UCLA beat Washington State, 80-71, in Pauley Pavilion Wednesday, and the game had perhaps the biggest swings of any in recent memory.
UCLA was up by 6. Down by 11. Then up by 13. After losing the first half by 8 points, it won the second half by 17.
UCLA scored 20 points in the first 8 ½ minutes. Then it scored 6 points for the next 10 minutes. Then in the last 21 ½ minutes, it scored 56 points.
It's funny how this UCLA team does this, too. It's the equivalent of an emotional little toddler; if a few things are going well, it gets excited and happy, but if a few things go wrong, it gets dejected and pouts. And just a few little things can set off either mood swing – one or two missed shots or getting burned on a backdoor make it go into the tank, but then a couple of consecutive threes and it's playing with newfound energy.
This game hinged a great deal on Washington State switching to a man defense in the first half just about the time Tyler Lamb had made a great play with a steal on the defensive end and then, on the offensive end, drove around a screen easily and hit a pull-up jumper with space. That made the score 18-12, and Washington State's head coach Ken Bone could easily see that UCLA was slicing up his zone defense. He had been alternating defenses a bit, and UCLA was getting open looks on the outside and getting easy touches inside. It started the game converting very quickly and efficiently on its first three possessions, and shot 6 for 10 in those first 6 minutes or so. It was a great move by Bone to then go to the man defense because, after UCLA scored its 20th point, it then didn't score for over three minutes. After one basket, it went another 4 ½ minutes without scoring. The problem was, while UCLA went cold, annoying WSU kept scoring, going on a 17-2 run over the course of those 7 ½ minutes, and 21-4 over 10 ½ minutes to go up by 11.
It was really the combination of WSU going strictly man, and Josh Smith having to sit because of foul trouble. We've said all season that when Smith is in the game and getting touches in the post, he's a difference-maker, in so many aspect of the game. When WSU made its big run, Smith was on the bench, and UCLA just doesn't have that added dimension to its offense.
The stats during that drought were shocking. UCLA shot 2 of 16, which is 12.5%, while it allowed WSU to shoot about 60%. It went 8 ½ minutes with only three rebounds, getting our-rebounded 9-3 in that time, and it went 11 minutes without an offensive rebound. It committed 6 turnovers in about 10 minutes, which would be the equivalent of 24 for the game.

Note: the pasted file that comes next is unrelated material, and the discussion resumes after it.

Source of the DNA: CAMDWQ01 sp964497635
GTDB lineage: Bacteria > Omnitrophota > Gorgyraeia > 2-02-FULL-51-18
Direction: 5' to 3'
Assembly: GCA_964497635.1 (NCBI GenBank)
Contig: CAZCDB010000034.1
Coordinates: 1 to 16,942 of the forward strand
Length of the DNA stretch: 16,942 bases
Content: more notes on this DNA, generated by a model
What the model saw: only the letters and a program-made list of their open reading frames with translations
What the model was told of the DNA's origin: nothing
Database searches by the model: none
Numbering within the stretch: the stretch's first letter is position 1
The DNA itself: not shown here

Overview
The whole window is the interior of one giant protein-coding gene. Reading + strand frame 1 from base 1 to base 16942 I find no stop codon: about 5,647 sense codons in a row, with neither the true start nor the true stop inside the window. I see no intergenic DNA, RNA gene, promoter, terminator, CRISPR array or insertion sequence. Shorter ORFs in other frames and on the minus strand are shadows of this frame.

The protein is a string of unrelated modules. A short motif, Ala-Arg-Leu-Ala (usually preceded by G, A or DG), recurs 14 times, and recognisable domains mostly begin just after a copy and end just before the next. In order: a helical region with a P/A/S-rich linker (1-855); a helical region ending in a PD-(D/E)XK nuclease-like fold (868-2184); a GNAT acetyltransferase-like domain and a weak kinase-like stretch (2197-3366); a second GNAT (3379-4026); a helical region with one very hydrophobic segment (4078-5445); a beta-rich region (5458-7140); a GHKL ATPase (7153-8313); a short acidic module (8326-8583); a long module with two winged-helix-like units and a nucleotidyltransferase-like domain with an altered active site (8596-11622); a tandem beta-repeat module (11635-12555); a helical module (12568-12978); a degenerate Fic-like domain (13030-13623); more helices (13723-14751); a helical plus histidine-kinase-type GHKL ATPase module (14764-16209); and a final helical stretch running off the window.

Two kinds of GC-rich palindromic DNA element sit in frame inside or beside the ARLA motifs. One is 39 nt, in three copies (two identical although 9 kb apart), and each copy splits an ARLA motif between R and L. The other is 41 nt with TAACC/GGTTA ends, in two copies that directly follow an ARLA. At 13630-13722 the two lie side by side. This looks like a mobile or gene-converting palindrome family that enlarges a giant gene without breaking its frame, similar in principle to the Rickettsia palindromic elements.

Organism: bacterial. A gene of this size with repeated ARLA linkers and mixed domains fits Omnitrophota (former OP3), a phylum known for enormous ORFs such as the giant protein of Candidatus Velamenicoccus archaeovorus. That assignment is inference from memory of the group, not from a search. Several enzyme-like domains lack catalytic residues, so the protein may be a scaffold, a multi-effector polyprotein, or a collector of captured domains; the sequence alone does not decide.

Against the man D, and without Smith, everything shut down offensively for UCLA; the screens were poor, the cuts were slow, the passer looked late and the passes weren't there. It forced UCLA into turnovers and taking bad shots. WSU, mostly, packed in its man defense, collapsing in the paint to deny any entry passes, and that kept UCLA merely passing the ball around the perimeter and then desperately taking bad shots. In the first half, it went 2 for 11 from three, and both the threes were made by Malcolm Lee, with the shots kind of framing the drought. Lee hit the first three on UCLA's first possession and hit the second three on UCLA's last possession, and the Bruins went 0-for-9 from three in between. It was really a brilliant tactical move by Bone, playing a man defense with zone principles, and taking away UCLA's ability to get a touch in the paint, which it was clearly directed to do, and that stymied UCLA's offense.
UCLA Coach Ben Howland was evasive in the post-game press conference about any adjustments he made at halftime. The players said that the difference was this close-knit group talked at halftime and got on the same page. But I have to believe Howland made some adjustments and just doesn't want to discuss his tactics publicly, because UCLA shifted its offensive focus in the second half immediately. Instead of trying futilely to pass the ball into the paint, it took advantage of the space WSU was giving UCLA's perimeter players and penetrated. The Bruins then found either easy mid-rangers or it allowed them to kick out the ball to an open shooter from three. Then, with open shooters making their threes, Washington State was forced to extend its defense some, and that opened up the middle for touches in the paint with, Smith, again being the difference-maker. UCLA looked like a different team executing against the man defense in the second half, as if they had suddenly taken a Man Offense Pill. When UCLA had a flurry of scoring, punctuated by three three-pointers by Lazeric Jones, Lee and Tyler Honeycutt, it went up 49-43, out-scoring Wazzu 20-6 in the first 7 minutes of the first half.
During that drought in the second 10 minutes of the first half, UCLA had turned over the ball or allowed an easy transition basket on the other end, and you could the team collectively slump and lose energy. But when it went on that run to start the second half it was as if the team got a collective shot of adrenalin. UCLA made its initial second-half push with Honeycutt, Josh Smith, Jones, Lee and Brendan Lane on the floor, mostly because Reeves Nelson had collected his 3rd foul. Those five injected the initial energy on both sides of the court, not only converting on offense but getting stops on defense. But then when Smith, who was also in foul trouble himself, came out and Nelson came in, Nelson sustained that energy. He made a living on the offensive glass, working hard to get offensive rebounds and putbacks or fouls, or both.